Shades of Shawnee May 16, 2007
Shawnee State forest is filled with amazing flowers, from very common violets and geraniums to the very uncommon Trumpet honeysuckle. OOS had its first conference in Shawnee in 2005. During the field trips, some sharp birder (Dana) noted a coral-red tinge of color on a hillside. Closer inspection revealed it was the previously unknown to Ohio, Trumpet honeysuckle, Lonicera sempervirens.
It was believed to be seed-banked on the hillside, just awaiting the ice storm which opened up large areas of forest canopy. The damage the ice storm created was incredible, but nature takes it course and new plant communities spring up under new conditions. The new condition- more sunlight- brought forth the Lonicera shown in the photo above. I was lucky enough to travel to Shawnee when some Columbus Dispatch reporters featured it in a science story, giving Trumpet Honeysuckle its three minutes of fame.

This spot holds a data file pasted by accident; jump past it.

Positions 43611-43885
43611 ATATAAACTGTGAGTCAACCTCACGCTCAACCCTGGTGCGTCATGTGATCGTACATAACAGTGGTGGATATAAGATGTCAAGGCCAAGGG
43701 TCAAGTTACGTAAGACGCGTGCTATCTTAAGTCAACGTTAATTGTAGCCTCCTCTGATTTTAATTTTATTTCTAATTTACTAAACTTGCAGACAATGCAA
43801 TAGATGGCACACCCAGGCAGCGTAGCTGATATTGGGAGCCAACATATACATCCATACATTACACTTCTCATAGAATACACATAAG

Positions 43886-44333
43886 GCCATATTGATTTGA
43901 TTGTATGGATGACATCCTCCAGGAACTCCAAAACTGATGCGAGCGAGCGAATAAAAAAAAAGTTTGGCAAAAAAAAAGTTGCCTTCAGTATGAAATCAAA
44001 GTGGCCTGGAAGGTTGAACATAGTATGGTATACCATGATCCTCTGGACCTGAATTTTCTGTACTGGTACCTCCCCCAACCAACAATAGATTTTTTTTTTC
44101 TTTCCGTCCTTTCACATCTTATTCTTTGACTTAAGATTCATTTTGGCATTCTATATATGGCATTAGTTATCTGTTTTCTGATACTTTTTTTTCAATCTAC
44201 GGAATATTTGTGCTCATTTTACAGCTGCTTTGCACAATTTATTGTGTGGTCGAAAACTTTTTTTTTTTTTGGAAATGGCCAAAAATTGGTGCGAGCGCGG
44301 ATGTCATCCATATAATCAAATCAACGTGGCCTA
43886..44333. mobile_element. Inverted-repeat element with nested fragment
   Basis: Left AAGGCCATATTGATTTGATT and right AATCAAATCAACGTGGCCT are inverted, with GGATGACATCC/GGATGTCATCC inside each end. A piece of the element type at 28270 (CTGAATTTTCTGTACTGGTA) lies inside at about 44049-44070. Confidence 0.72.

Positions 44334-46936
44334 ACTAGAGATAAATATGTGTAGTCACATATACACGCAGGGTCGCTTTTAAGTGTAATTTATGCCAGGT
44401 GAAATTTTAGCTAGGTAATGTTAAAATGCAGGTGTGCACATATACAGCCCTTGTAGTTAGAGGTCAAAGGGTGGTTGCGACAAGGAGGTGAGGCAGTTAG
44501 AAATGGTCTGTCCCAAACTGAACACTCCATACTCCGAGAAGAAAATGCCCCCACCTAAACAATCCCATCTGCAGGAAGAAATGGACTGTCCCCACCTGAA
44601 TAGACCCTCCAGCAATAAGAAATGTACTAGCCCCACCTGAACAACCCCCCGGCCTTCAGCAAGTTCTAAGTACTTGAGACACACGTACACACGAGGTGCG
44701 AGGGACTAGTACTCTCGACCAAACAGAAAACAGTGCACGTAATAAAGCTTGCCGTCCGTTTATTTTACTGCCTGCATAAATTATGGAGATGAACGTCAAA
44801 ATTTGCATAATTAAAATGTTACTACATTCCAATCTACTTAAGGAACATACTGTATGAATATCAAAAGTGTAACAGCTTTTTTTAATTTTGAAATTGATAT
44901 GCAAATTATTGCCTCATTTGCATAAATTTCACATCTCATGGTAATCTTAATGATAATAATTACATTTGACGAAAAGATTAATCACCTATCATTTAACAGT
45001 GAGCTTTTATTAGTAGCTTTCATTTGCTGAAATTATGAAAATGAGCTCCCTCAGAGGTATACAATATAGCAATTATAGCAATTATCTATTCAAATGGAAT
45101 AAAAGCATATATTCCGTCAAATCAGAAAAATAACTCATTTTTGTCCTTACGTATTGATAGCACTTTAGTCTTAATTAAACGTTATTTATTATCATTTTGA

A beautiful, tubular flower in the Caprifoliaceae family, it must be a humming bird's dream. These stunning coral-to-red flowers are a real show stopper. Normally seen in states south of Ohio, the species name means "evergreen" and the leaves do remain throughout the winter.